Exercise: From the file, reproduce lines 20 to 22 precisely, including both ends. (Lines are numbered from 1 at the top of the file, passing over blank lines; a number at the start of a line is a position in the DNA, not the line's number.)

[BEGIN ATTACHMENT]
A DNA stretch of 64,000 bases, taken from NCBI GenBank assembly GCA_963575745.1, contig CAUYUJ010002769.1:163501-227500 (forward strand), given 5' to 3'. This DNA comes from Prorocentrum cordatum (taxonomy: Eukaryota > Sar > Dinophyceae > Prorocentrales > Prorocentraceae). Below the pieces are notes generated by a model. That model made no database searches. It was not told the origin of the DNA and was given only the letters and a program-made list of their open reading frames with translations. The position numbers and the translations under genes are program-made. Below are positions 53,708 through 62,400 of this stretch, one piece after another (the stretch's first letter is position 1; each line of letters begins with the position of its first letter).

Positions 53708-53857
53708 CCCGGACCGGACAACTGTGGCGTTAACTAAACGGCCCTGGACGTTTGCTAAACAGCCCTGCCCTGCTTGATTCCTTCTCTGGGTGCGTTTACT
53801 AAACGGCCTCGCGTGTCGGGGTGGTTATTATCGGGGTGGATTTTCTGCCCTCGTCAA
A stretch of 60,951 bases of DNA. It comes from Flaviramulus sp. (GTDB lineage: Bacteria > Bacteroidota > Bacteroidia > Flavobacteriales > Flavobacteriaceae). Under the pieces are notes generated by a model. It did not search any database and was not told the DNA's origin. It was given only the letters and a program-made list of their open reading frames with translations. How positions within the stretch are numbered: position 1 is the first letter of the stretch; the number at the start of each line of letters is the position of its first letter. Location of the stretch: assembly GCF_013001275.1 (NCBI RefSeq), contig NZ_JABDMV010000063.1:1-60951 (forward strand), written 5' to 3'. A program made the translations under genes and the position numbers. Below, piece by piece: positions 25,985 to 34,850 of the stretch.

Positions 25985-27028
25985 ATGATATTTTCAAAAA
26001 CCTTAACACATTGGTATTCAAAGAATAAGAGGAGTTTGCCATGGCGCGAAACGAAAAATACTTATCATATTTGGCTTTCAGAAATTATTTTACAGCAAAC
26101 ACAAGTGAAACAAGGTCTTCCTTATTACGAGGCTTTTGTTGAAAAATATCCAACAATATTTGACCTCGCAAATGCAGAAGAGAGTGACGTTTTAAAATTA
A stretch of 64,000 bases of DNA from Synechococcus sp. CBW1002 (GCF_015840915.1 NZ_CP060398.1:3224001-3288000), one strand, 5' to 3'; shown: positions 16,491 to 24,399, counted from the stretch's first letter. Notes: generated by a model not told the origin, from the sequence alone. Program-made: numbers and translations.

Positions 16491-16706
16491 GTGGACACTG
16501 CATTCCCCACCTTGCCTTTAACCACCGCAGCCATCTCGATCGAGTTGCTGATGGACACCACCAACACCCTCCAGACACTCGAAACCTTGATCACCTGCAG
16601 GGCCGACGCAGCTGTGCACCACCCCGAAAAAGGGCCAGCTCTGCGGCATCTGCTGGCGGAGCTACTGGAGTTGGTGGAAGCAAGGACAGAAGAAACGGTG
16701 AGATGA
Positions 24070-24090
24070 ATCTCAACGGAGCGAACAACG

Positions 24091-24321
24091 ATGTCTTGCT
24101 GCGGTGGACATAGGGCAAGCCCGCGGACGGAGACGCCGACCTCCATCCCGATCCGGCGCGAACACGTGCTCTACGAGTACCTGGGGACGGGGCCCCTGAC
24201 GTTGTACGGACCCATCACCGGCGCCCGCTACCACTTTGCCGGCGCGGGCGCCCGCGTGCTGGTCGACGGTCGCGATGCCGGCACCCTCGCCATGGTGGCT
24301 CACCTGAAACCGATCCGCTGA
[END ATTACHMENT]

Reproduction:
24101 GCGGTGGACATAGGGCAAGCCCGCGGACGGAGACGCCGACCTCCATCCCGATCCGGCGCGAACACGTGCTCTACGAGTACCTGGGGACGGGGCCCCTGAC
24201 GTTGTACGGACCCATCACCGGCGCCCGCTACCACTTTGCCGGCGCGGGCGCCCGCGTGCTGGTCGACGGTCGCGATGCCGGCACCCTCGCCATGGTGGCT
24301 CACCTGAAACCGATCCGCTGA